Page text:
THE WASHINGTON TIMES
District resident Jennifer Sebeny believes the low-carbohydrate Atkins
diet can be a great "jump-start" to weight loss. Over time, she has shed
enough pounds to prove it.
However, dieting experience also has taught the 34-year-old that all-protein
diets eventually slow down her active lifestyle.
"When you're working out, you're so active," says Ms. Sebeny, who works
out with physical trainer Yaz Boyum, a District-based bodybuilder.
"You do need some kind of carbohydrate for energy." Carbohydrates come
in short supply with many protein-rich diet plans, including the widely
popular Atkins diet. Yet carbohydrates provide the fuel needed for that
extended treadmill session. Ms. Sebeny sticks to a different dieting principle
these days, cutting "white" foods, including sugar and processed flour,
from her diet. "That's not to say I'd drop an apple [from my diet]," she
says. "You're not gonna gain weight from eating an apple or eating oatmeal."
Cedric Bryant, chief exercise physiologist with the San Diego-based American
Council on Exercise, says Atkins-type diets may not be the best dieting
option for the person on the go. "By limiting the carbohydrate intake,
you reduce your muscle glycogen levels, which is how your body stores
glucose," says Mr. Bryant, whose nonprofit group promotes the benefits
of exercise. "When they're low, you'll have a reduced endurance capacity."
Reaction times also suffer with depressed glucose levels, he says. "People
on this diet might feel a little sluggish," he says, adding that the high-protein
diet also increases the level of ketones in the blood, which depresses
the central nervous system. The way the diet forces a person to metabolize
protein also could cause some electrolyte depletion, which the body sweats
out during exercise and which needs to be replenished. That doesn't mean
protein-rich diet plans are without merit. "The diet can be quite effective
for many people who can commit to this eating style, but the way the media
gets a hold of things ... they look at it as the magic solution for everyone.
For the person who is highly active, there are better options for them,"
Mr. Bryant says. For some overweight people, the diet's appeal is obvious.
They can lose weight without ever stepping on a stair climber or exercise
mat. "It's been my experience that the majority of people who have tried
this diet ... want to lose body weight, but not necessarily commit to
vigorous exercise," he says. That could change as all-protein diets grab
the attention of more overweight Americans. "With the increased attention
it attracts, you'll have more and more people who do exercise who will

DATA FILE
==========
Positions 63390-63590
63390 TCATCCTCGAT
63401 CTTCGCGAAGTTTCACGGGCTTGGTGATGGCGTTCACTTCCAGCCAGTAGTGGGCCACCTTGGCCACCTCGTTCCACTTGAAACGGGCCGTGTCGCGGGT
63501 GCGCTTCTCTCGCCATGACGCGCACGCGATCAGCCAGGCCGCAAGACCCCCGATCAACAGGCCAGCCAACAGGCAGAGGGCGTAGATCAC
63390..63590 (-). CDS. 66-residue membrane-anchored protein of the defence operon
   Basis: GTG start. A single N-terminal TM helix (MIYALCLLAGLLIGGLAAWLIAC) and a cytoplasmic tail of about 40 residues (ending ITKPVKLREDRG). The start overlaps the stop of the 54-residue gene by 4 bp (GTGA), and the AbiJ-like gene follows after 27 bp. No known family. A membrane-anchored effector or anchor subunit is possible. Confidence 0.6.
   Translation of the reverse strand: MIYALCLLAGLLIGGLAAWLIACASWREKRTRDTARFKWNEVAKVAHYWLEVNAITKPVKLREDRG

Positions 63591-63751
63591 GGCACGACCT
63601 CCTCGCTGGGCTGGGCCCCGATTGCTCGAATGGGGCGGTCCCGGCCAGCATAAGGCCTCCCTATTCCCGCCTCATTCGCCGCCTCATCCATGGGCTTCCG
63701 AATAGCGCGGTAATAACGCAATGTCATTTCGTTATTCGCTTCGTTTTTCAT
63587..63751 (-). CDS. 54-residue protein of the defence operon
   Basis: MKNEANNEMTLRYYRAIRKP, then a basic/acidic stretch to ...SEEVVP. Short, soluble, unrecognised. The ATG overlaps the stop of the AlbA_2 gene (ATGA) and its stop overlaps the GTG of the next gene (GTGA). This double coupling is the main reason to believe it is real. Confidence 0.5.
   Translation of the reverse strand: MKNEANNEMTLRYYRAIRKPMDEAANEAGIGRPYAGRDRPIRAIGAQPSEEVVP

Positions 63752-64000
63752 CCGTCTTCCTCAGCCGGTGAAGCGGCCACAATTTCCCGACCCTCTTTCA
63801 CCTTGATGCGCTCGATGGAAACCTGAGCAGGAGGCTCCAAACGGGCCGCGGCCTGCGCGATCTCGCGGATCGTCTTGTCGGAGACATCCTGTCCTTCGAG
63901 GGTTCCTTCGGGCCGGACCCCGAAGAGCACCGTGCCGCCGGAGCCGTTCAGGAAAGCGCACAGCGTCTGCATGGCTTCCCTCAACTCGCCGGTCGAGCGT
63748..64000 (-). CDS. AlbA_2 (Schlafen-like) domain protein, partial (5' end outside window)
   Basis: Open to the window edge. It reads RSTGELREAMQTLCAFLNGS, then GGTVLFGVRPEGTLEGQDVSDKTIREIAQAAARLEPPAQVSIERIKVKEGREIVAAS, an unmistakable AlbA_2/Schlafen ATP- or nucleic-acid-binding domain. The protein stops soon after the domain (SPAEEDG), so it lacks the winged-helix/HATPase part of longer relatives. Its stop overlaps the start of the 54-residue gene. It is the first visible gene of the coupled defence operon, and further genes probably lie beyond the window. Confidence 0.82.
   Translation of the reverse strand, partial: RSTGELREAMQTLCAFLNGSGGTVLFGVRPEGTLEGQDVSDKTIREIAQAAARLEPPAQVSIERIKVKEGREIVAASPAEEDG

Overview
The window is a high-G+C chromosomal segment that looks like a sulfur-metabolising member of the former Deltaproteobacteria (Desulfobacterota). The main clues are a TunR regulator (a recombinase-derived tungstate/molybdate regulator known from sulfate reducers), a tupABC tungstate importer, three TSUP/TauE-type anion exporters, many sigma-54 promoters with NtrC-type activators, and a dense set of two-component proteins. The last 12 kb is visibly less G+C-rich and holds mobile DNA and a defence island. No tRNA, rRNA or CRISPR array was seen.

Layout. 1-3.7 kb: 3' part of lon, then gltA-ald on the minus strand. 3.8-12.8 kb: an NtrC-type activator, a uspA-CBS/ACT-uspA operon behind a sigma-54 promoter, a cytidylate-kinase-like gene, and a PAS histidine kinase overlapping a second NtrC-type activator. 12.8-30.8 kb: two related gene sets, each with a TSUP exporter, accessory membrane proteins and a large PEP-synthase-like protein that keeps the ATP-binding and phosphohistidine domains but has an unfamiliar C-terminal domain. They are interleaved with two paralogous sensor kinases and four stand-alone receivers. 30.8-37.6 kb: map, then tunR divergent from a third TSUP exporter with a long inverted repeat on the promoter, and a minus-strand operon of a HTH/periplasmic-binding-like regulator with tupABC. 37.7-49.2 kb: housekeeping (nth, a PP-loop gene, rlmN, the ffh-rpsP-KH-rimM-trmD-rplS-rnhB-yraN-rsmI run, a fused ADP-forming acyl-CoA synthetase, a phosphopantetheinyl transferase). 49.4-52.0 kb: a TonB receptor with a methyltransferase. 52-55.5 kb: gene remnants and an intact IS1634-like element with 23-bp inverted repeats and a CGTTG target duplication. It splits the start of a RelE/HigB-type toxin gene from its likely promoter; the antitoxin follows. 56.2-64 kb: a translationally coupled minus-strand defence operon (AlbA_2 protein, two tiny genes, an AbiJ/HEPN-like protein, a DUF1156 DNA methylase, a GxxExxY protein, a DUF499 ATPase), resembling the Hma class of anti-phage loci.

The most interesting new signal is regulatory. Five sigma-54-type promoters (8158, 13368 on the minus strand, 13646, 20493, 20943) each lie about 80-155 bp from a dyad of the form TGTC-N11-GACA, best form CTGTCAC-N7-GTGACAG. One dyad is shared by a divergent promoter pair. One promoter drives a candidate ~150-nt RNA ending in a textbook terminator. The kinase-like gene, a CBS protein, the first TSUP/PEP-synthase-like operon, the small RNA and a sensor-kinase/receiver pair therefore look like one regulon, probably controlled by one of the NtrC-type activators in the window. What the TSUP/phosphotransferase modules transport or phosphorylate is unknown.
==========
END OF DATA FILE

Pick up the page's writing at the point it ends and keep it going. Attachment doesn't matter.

try this diet," he says. That doesn't bother Dr. Stuart L. Trager, chairman
of the Atkins Physician Council and chief of hand surgery at the Pennsylvania
Hospital in Philadelphia. Dr. Trager says the Atkins diet allows recreational
athletes to take in enough calories to train and recover. "When people
lose weight by controlling carbohydrates, they take in enough protein
for muscle development and generation to allow for the training benefits
to occur," Dr. Trager says. "If you restrict just your caloric intake,
you'll lose fat and muscle." Dr. Trager, an eight-time Ironman triathlete,
says carbohydrates do provide energy, but the boost can be temporary.
"When you eat carbohydrates, you get a rapid rise in blood sugar, which
stimulates insulin. It signals the body to lower the blood sugar level
and store the extra calories in fat cells," he says.
The one caution Dr. Trager brings up is that those inactive people just
starting the Atkins diet might let a few days pass before starting an
exercise program. Dieters can feel a decrease in energy during the first
few days of the diet, known as the "induction" period, when the body shifts
gears to start burning fat as energy. He also suggests that Atkins dieters
who exercise regularly eat shortly after a workout - even food packed
with those dreaded carbohydrates - up to the first hour after leaving
the gym. "It's a window of time after exercise where the body uses extra
calories to refuel muscle glycogen stores," he says. Fitness purists such
as Bob Weinstein, a wellness coach based in Fort Lauderdale, Fla., say
the Atkins diet isn't the kind of healthy, permanent lifestyle change
overweight people should use.
Protein loading is overrated from a fitness viewpoint, says Mr. Weinstein,
a District native who gives fitness advice on Fox Sports Net. "I don't
think it's healthy to take in large quantities of protein; it means taking
in the fat, too," he says. "That fat is saturated fat, which isn't as
good for your body as plant fat." Mr. Weinstein's clients occasionally
ask about Atkins and other diet plans, but he steers them toward more
traditionally balanced programs for better eating regimens.
Ms. Boyum, soon to be seen on her own fitness show on Montgomery County
Cable TV, says some of her exercise clients made early gains by combining
Atkins with pumping iron, but the results were short-lived. "The extreme
demand of a high-protein and no-carbohydrate diet is not sustainable,"
Ms. Boyum says. "In the beginning, when the person omits carbohydrates,
there's an immediate weight loss," she says. "It's encouraging for the
individual and motivates them to continue, ... but over time, you need
carbohydrates for energy." Her clients eventually become frustrated by
the diet. "They would take a little sugar, and it would turn into eating
more and more ... a binge-type reaction. That was very common."
Ms. Sebeny defends the Atkins diet plan for giving context to how
we approach what we eat. "It does challenge you to figure out how many
grams of carbohydrates to eat either to maintain or lose weight," Ms.
Sebeny says. "It challenges you to understand how your body metabolizes
sugar," she says. "You do learn about the biochemical aspects of your
body, but in the long run, you do need to come back to some balance."